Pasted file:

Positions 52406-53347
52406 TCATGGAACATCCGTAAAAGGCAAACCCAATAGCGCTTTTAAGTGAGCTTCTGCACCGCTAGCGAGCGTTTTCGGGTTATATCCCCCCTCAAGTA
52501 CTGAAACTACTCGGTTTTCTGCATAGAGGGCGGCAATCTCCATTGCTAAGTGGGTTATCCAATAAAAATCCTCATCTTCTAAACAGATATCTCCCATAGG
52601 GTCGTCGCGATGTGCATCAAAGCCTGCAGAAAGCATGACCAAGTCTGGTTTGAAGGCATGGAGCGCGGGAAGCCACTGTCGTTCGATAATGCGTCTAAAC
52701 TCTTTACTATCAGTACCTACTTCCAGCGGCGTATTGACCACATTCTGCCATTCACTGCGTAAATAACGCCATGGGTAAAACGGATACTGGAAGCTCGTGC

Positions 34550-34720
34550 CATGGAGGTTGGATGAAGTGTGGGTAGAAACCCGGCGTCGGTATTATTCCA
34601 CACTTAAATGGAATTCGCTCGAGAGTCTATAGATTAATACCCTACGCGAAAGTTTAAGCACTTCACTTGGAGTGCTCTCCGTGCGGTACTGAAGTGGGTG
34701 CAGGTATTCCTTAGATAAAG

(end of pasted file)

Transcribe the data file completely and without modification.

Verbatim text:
Positions 52406-53347
52406 TCATGGAACATCCGTAAAAGGCAAACCCAATAGCGCTTTTAAGTGAGCTTCTGCACCGCTAGCGAGCGTTTTCGGGTTATATCCCCCCTCAAGTA
52501 CTGAAACTACTCGGTTTTCTGCATAGAGGGCGGCAATCTCCATTGCTAAGTGGGTTATCCAATAAAAATCCTCATCTTCTAAACAGATATCTCCCATAGG
52601 GTCGTCGCGATGTGCATCAAAGCCTGCAGAAAGCATGACCAAGTCTGGTTTGAAGGCATGGAGCGCGGGAAGCCACTGTCGTTCGATAATGCGTCTAAAC
52701 TCTTTACTATCAGTACCTACTTCCAGCGGCGTATTGACCACATTCTGCCATTCACTGCGTAAATAACGCCATGGGTAAAACGGATACTGGAAGCTCGTGC

Positions 34550-34720
34550 CATGGAGGTTGGATGAAGTGTGGGTAGAAACCCGGCGTCGGTATTATTCCA
34601 CACTTAAATGGAATTCGCTCGAGAGTCTATAGATTAATACCCTACGCGAAAGTTTAAGCACTTCACTTGGAGTGCTCTCCGTGCGGTACTGAAGTGGGTG
34701 CAGGTATTCCTTAGATAAAG